Since it’s Freshman English class, my decision was to hit his grade on the paper hard, and give him a good talking to, but not to fail him. I have to admit, the fact that this student was otherwise a good student, and I checked his other stuff for plagiarism and found none, factored into my decision.
So, I thought all was good, right? I was being pretty nice, right?
Well, not according to the student. The normally mild-mannered student puffed up like a balloon, fuming red in the face, and looking like he was going to go caveman any second.
The problem was that all he saw was the grade at the top of the page, he compared his grade to his slacker-student neighbor and got enraged, thinking, without even looking at his paper, that I was somehow out to get him.
I lectured for a bit on common errors and he interrupted the lesson with a challenge. I normally like challenges, but this was more of a “no, I don’t believe you because you’re wrong” challenge. I put an example on the board and he just folded his arms, saying he still didn’t buy it, looking for all the world like a giant tomato.
He had to excuse himself from class a few times, pacing in the hallway, during which I talked to him in the hall and finally got him to flip his own pages and see his error. He still didn’t “see” it. I think all he saw was red.
Hopefully, he’s calming down - he has the break to look over his work and realize his error.
I’ve written before about how Turnitin, as it is *just* a software tool, has a percentage system which can be misleading. My students are often misled, thinking that an originality report (lately they’ve been calling it a “similarity index”) of 15%, means that they’ve done something wrong and plagiarized 15% of their paper. The color-coding system doesn’t help with this assumption either, going from friendly greens and blues with 0%-15%, yellow around 15-30%, and angry red after. And then the students with yellows get all belligerent saying that Turnitin is “wrong.”
But Turnitin isn’t “wrong.” Sure, they may have plagiarized 15% of their paper. But, more likely, they used quotations, book titles, or college-paper cliches like “In this day and age…” which would make up the 15%. Teachers can view the reports, and see exactly what Turnitin is saying is not original material, so the teacher can determine if the 15% either has meaning or does not.
But with my latest case of plagiarism, I noticed an odd gap in what Turnitin searches come up with.
I’ve been using online blogs in my latest classes for homework assignments. I think this gives a bit of extra umph to students’ motivation, and it’s a bit more fun because students can personalize the webpages. My plagiarist had a suspicious post - very factual, with specific statistics (dead giveaway), but no citations. I copy-pasted a sentence into google and found the source (Wikipedia) right away. However, just out of curiosity, I copy-pasted his whole website into Turnitin to see if anything would come up. Since Turnitin uses a web search-engine as part of its check, I expected it not to work: for the whole document to come up red hot, since it’s available as a blog on a web. If Turnitin used a real-time comprehensive web search engine for each sentence/passage, the document would have said the student plagiarized herself.
But it didn’t. In fact, Wikipedia didn’t even show up. Instead snippets of other material showed up, material that either the Wikipedia author used, or material that these authors got from wikipedia in a similar manner as my student. The student’s own copying suggested he got the material from wikipedia and not from these other sites since the order of material mimicked Wikipedia’s order closely. Several entries were word-for-word plagiarized; probably about 45-50% of the material was not his own. However, on Turnitin the student’s blog showed up as 29% on the originality scale, a yellow warning, not a red.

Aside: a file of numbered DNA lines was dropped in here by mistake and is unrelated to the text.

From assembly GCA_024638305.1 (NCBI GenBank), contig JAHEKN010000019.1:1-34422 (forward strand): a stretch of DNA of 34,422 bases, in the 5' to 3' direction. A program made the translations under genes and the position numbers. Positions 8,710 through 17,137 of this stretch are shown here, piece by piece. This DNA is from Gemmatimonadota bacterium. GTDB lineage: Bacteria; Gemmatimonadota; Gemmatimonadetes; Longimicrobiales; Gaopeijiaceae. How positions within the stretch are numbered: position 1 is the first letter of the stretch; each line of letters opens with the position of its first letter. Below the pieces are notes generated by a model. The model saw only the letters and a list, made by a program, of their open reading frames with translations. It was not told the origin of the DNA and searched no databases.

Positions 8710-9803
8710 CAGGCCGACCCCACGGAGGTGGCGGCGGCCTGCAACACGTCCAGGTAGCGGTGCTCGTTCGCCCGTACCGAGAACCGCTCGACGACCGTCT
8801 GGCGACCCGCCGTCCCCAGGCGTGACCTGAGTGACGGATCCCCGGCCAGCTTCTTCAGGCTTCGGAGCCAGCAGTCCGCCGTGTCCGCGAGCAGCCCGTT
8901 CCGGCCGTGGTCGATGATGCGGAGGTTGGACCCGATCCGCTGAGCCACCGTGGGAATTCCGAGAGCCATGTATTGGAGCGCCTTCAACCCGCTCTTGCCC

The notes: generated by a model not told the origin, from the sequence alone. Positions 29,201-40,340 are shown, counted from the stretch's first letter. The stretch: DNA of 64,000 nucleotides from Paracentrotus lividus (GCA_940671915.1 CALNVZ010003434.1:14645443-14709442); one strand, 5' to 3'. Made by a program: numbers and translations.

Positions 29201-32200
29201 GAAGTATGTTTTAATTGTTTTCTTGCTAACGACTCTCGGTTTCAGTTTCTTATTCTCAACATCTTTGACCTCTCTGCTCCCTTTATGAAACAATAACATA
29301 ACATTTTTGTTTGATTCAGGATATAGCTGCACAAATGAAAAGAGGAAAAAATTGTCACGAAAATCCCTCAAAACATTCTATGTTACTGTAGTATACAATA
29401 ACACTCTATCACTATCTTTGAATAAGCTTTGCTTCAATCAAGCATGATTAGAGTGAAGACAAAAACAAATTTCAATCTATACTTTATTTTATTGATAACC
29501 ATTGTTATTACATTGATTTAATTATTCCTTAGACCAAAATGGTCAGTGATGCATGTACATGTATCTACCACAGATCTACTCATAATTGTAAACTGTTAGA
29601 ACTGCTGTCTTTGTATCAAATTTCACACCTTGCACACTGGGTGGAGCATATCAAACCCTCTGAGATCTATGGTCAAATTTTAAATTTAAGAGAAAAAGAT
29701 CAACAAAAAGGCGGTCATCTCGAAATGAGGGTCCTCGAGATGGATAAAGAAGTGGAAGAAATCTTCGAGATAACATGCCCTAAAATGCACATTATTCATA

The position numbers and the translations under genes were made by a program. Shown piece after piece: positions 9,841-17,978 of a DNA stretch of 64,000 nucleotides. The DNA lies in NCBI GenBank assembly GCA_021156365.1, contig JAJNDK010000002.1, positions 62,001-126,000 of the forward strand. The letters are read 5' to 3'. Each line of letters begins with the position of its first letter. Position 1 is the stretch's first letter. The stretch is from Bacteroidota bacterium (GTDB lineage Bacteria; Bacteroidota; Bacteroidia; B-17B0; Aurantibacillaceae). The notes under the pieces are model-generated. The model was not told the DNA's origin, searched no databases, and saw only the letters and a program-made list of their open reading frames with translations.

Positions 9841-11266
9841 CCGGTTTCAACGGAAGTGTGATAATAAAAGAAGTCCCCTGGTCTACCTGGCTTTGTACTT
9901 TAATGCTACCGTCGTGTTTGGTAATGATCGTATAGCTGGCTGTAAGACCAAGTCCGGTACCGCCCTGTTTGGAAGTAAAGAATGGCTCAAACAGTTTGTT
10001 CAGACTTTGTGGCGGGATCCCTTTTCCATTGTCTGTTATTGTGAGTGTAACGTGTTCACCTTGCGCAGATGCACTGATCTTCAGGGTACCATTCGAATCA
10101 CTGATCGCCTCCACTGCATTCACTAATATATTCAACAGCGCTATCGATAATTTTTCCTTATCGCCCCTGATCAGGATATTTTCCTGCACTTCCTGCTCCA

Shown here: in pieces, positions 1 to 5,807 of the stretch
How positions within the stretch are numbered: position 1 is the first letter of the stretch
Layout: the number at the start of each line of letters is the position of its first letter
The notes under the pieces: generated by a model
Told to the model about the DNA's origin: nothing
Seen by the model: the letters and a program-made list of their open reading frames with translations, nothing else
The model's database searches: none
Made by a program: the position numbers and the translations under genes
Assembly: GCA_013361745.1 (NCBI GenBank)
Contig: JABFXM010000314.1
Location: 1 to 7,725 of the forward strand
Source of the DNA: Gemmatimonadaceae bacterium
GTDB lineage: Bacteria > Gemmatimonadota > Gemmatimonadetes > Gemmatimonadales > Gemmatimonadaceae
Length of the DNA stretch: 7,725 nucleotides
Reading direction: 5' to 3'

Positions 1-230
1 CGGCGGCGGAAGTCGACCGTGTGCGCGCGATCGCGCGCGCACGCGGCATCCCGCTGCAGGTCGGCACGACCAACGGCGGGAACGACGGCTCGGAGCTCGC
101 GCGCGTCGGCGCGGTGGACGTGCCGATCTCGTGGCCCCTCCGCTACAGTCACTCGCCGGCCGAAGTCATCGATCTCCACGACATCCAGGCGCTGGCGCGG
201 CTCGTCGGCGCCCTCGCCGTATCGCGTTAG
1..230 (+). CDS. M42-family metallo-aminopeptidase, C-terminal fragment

Why didn’t Turnitin find the student’s own website? And why not Wikipedia?
I searched Turnitin’s site for an answer and got to a promotional page that says in layman’s terms how the algorithm works, searching through archived student papers that have been submitted to Turnitin from other students, and academic databases (similar to those used by students to do research), as well as: “The Current and Archived Web: Similar to Google and Bing, Turnitin has built a web crawler that crawls the Internet and indexes content into a searchable form. Turnitin currently contains over 14 billion web pages from the current web as well as archived web pages.”
Several words here stick out to me: indexes content, and current as well as archived. This seems to suggest that at least some of the web search isn’t real-time. I imagine that instead of taking up valuable bandwidth, time, and all the other stuff associated with web speed, particularly at busy times of the day, Turnitin must make a copy of the web, much like the Wayback Machine archives the Internet. But not everything is archived, at least not everyday. Everyday there is so much going on online, it would be ridiculous to think we could capture it all. It’s more like a photograph - you get most of what’s in front of the camera, but not everything in all dimensions. And a tiny blog, recently made, and not well-trafficked doesn’t have a good chance of getting web-crawled.
Just to be sure, I checked this blog. First, is it on the Wayback Machine? Nope. Then, I ran it through Turnitin.com by pasting all my blog entries into a Word Document.
So, how did I fare on my own “similarity index”? 2%. My URLs were linked to student papers, no doubt used in Bibliographies, and the few quotations I’ve used were highlighted, linking them to their web-sources. Surprisingly, there were no mismatches, or false positives, no sentences or phrases that came up as plagiarism, that were my own writing. I guess I’m just that original.